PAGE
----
Photorejuvenation with intense pulsed light
Photorejuvenation, or nonablative laser light source resurfacing, has become one of the most common cosmetic skin procedures being performed now. A variety of lasers and light sources are regularly being used by cosmetic surgeons to accomplish this rejuvenation process; intense pulsed light (IPL) sources are by far the most common. When photorejuvenation incorporates topically applied 20% 5-aminolevulinic acid (ALA), the process is called photodynamic photorejuvenation. The ALA enhances the photorejuvenation process, usually resulting in fewer treatments and even more impressive cosmetic outcomes.
Nonablative skin resurfacing was developed to circumvent the potential adverse reactions that many clinicians saw when they were performing more invasive procedures, such as microdermabrasion, chemical peeling, and ablative laser resurfacing. Both the carbon dioxide (CO2) and Erb: YAG lasers, although wonderful resurfacing tools, are associated with downtime for the patient. This downtime involves a period of healing that typically lasts at least 1 week. Furthermore, the potential for hyperpigmentation and hypopigmentation, as well as scarring, exists in all cases of invasive, ablative laser resurfacing.
A form of hypopigmentation seen after 6 months in some individuals following ablative laser resurfacing makes these procedures less attractive over time in many laser surgeons’ hands. The use of ablative laser resurfacing has again recently become popular with the advent of computerized scanning with the Erb:YAG laser systems, creating the so-called “micro laser peels.” These have recently become more and more routine and are part of the rejuvenation process in select individuals. A clinical example of a micro laser peel is shown in the top left figure on page 34.
Intrinsic and Extrinsic Aging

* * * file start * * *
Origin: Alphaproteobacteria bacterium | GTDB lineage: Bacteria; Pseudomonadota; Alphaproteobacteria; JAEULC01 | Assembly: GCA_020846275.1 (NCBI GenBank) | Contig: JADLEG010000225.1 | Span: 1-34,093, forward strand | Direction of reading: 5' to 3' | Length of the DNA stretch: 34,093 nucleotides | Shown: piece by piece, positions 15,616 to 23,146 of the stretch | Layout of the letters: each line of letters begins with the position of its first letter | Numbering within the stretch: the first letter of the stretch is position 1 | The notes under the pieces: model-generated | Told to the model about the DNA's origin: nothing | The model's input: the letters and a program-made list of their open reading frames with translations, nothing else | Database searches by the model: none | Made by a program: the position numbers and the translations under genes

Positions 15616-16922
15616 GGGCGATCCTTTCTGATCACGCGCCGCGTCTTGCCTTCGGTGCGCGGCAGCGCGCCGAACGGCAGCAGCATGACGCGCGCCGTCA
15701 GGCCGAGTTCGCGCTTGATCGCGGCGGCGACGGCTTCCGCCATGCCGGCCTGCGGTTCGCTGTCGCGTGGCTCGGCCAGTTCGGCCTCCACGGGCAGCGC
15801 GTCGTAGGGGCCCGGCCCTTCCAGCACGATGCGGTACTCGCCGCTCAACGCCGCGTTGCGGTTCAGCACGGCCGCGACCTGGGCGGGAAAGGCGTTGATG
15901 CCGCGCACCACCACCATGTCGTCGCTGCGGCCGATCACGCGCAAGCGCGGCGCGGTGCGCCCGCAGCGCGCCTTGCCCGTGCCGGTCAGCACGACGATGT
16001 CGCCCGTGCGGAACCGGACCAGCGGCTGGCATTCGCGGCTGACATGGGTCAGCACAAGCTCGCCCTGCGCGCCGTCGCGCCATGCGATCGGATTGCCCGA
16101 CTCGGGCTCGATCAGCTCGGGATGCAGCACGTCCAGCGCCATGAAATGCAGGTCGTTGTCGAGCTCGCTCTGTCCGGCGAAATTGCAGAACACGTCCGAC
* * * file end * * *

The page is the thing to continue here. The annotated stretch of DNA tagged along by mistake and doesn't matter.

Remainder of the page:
As people age, their skin undergoes both intrinsic and extrinsic aging. Intrinsic aging predominantly involves genetic factors, whereas extrinsic aging is influenced by ultraviolet light exposure and smoking. As a result, various signs appear on the skin surface, including changes in skin texture with the development of wrinkles, pigmentary dyschromias, and telangectasias, as well as the formation of actinic keratoses and potential skin malignancies.
Photorejuvenation with IPL technology grew out of the work of a group of dedicated clinical investigators who found that by using noncoherent, polychromatic light, various changes could be accomplished on and below the skin surface. These changes altered the majority of the signs seen with photodamaged skin. IPL devices, by definition, satisfy the principles of selective photothermolysis—that is, the wavelengths of light produced with the IPL are absorbed by specific chromophores in the skin, either hemoglobin or melanin. The chromophores, or targets, are selectively destroyed without collateral damage to surrounding tissues or structures. Most IPL systems use a series of cutoff filters—either actual quartz filters or multiple handpieces designed to filter light—and can function in the wavelength range of 500–1200 nm of light. With these cutoff filters, only desirable wavelengths are used.1
Not New, but Better
IPL therapy is not new; IPL devices have been used in clinical laser medicine for more than 12 years. IPL systems of today are, however, far better and more sophisticated than were the majority of the earlier devices. These devices originally required a steep learning curve, and parameters had to be defined prior to their operation. The early devices were not as easy to use as true laser systems, and many clinicians were not comfortable with them. Now, clinical presets and default parameters built into IPL system software programs are common in most of the devices currently available on the market. Also, the early IPLs were not as predictable for the clinician as the IPL devices that are currently available. In fact, today, every major laser company either has developed or distributes an IPL device for photorejuvenation.
Photorejuvenation is a noninvasive, nonablative process that uses gentler parameters than were used for most early IPL procedures. The treatments are given to the entire face in a series to improve various irregularities. The newer devices available for photorejuvenation are more predictable, as indicated, and are proven to cause the desired effect of photorejuvenation with little or no patient downtime, making this procedure very popular for patients and clinicians alike. As with all procedures, however, adverse events can occur. These include blistering and skin burning, hyperpigmentation and hypopigmentation, and, rarely, scarring. With IPL photorejuvenation, these adverse events are usually minimal and are easily treated by knowledgeable physicians.